In older versions (<= 2012), SSMS provides error location information relative to the batch starting point of the erroneous query. This means if you have a window full of T-SQL batch statements, your error message will be relative to the last “GO” in the editor before the syntax error:
In SSMS 2014, batch start locations aren’t considered:
Starting in SSMS 2016, the error messages revert back to counting from the current batch but also indicate the line number where the batch begins:
While all of these error messages point me in the right direction, I’m too lazy to try and remember how each version of SSMS refers to the error location. This becomes particularly problematic when jumping around environments and not being able to use a consistent version of SSMS.
There is one feature that works consistently though that makes navigating to the specific error lines easily.
You candouble click on the error message to be taken directly to the line number referenced!
I know this sounds simple, but it’s one of those small things I never thought of trying until I saw someone else do it. Little did I know what I was missing out on – especially in those giant hundreds/thousands of line long scripts. but now that I know about it it’s the only way I locate my query errors.
This functionality also works if you have multiple errors listed in the Messages window.
We can then take a look at SQL Server Management Studio’s Spatial Results tab and see our polygon of Colorado drawn on a map. You might notice something looks a little funny with this picture though:
WHY IS MY POLYGON AREA INVERTED?!!??!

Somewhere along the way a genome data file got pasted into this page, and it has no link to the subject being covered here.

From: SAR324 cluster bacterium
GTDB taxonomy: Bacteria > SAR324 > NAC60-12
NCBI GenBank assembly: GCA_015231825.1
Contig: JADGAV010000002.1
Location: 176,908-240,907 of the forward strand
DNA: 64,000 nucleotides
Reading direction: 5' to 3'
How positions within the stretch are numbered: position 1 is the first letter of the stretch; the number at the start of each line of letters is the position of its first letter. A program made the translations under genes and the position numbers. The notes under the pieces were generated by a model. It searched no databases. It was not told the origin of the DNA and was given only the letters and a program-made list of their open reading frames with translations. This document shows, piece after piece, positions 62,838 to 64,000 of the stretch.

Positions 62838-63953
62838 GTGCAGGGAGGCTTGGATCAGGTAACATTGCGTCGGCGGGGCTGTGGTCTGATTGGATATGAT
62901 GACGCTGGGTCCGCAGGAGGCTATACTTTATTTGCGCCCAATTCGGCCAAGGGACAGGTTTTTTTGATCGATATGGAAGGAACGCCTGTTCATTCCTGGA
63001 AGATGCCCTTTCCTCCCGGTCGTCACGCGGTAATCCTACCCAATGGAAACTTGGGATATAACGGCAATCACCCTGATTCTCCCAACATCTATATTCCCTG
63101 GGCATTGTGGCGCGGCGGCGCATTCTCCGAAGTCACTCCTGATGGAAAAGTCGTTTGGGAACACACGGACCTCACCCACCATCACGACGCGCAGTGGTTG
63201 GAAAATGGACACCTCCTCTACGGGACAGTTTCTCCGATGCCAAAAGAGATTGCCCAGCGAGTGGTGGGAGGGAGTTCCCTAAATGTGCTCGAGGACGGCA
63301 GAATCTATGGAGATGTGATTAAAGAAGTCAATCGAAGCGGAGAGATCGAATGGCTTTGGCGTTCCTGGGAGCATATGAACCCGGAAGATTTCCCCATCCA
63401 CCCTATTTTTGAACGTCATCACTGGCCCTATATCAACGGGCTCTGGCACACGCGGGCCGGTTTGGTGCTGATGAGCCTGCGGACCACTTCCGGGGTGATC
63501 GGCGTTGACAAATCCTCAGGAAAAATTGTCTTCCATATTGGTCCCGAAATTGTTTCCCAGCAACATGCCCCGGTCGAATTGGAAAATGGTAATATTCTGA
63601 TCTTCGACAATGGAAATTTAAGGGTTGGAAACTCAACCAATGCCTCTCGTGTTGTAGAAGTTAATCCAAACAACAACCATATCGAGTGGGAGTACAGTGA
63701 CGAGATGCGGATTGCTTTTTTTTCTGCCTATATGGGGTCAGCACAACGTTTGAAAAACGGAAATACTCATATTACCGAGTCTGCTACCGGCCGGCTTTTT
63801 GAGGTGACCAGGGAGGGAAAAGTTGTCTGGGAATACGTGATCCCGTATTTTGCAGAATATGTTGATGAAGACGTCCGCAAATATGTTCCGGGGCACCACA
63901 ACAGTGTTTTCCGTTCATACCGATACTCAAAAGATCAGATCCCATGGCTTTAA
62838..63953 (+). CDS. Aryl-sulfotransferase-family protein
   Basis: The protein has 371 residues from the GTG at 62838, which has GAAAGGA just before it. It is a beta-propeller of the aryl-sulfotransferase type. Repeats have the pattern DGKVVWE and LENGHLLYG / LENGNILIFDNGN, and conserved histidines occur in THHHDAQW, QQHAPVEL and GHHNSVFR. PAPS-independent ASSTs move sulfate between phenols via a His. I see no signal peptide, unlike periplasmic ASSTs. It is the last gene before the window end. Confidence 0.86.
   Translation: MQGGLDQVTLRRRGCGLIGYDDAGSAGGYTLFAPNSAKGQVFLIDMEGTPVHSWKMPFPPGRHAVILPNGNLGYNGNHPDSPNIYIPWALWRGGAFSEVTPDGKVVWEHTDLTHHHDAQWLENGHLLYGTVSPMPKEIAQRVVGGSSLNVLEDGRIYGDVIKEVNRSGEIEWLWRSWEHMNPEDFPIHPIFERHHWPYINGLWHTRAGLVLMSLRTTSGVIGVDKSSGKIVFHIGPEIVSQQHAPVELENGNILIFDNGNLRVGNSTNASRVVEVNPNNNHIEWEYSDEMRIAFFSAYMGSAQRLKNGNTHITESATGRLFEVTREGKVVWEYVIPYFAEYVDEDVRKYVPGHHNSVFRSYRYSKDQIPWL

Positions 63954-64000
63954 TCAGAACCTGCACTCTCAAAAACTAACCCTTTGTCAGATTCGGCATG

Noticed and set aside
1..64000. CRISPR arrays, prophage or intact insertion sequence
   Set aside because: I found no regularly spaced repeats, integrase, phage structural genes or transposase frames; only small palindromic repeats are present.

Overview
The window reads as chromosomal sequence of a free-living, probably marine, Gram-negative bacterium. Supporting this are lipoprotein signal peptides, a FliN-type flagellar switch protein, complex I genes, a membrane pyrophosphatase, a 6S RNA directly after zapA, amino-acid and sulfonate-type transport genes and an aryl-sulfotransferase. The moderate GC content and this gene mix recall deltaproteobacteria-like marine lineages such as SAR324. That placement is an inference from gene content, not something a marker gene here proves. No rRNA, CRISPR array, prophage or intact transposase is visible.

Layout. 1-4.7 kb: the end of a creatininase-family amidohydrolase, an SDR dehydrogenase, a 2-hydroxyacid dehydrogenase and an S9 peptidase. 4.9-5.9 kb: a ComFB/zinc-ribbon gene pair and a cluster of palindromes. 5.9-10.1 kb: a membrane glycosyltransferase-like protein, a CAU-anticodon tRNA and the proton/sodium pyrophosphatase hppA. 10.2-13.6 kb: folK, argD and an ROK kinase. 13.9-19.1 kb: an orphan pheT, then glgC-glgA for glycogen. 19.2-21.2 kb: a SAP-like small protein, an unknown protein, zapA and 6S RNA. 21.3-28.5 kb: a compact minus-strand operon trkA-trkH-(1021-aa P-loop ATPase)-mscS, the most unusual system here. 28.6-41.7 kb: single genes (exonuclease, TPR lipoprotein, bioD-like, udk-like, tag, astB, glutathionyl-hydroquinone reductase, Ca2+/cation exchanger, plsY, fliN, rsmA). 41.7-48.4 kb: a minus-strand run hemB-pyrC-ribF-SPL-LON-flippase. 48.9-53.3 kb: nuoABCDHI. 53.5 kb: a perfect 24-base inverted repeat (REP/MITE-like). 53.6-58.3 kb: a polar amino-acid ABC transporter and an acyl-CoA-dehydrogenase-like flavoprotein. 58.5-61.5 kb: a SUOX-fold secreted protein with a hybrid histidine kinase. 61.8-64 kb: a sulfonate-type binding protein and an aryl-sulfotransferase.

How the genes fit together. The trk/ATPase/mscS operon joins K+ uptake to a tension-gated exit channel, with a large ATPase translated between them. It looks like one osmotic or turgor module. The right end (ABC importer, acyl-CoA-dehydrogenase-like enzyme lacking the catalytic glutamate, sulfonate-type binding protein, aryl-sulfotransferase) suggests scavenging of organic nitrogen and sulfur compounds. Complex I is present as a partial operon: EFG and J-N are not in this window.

Discerning eyes might notice that SQL Server didn’t shade in the area inside of the polygon – it instead shaded in everything in the world EXCEPT for the interior of our polygon.
If this is the first time you’ve encountered this behavior then you’re probably confused by this behavior – I know I was.
The Left-Hand/Right-Hand Rules
There is a logical explanation though for why SQL Server is seemingly shading in the wrong part of our polygon.
SQL Server’s geography datatype follows the “left-hand rule” when determining which side of the polygon should be shaded. On the contrary, the GeoJSON specification specifies objects should be formed following the “right-hand rule.”
The left hand rule works like this: imagine you are walking the path of polygon – whatever is to the left of the line you are walking is what is considered the “interior” of that polygon.
So if we draw arrows that point in the direction that the coordinates are listed in our GeoJSON, you’ll notice we are making our polygon in a clockwise direction:
If you imagine yourself walking along this line in the direction specified, you’ll quickly see why SQL Server shades the “outside” of the polygon: following the left-hand rule, everything except for the state of Colorado is considered the interior of our polygon shape.
Reversing Polygon Direction
So the problem here is that our polygon data was encoded in a different direction than the SQL Server geography datatype expects.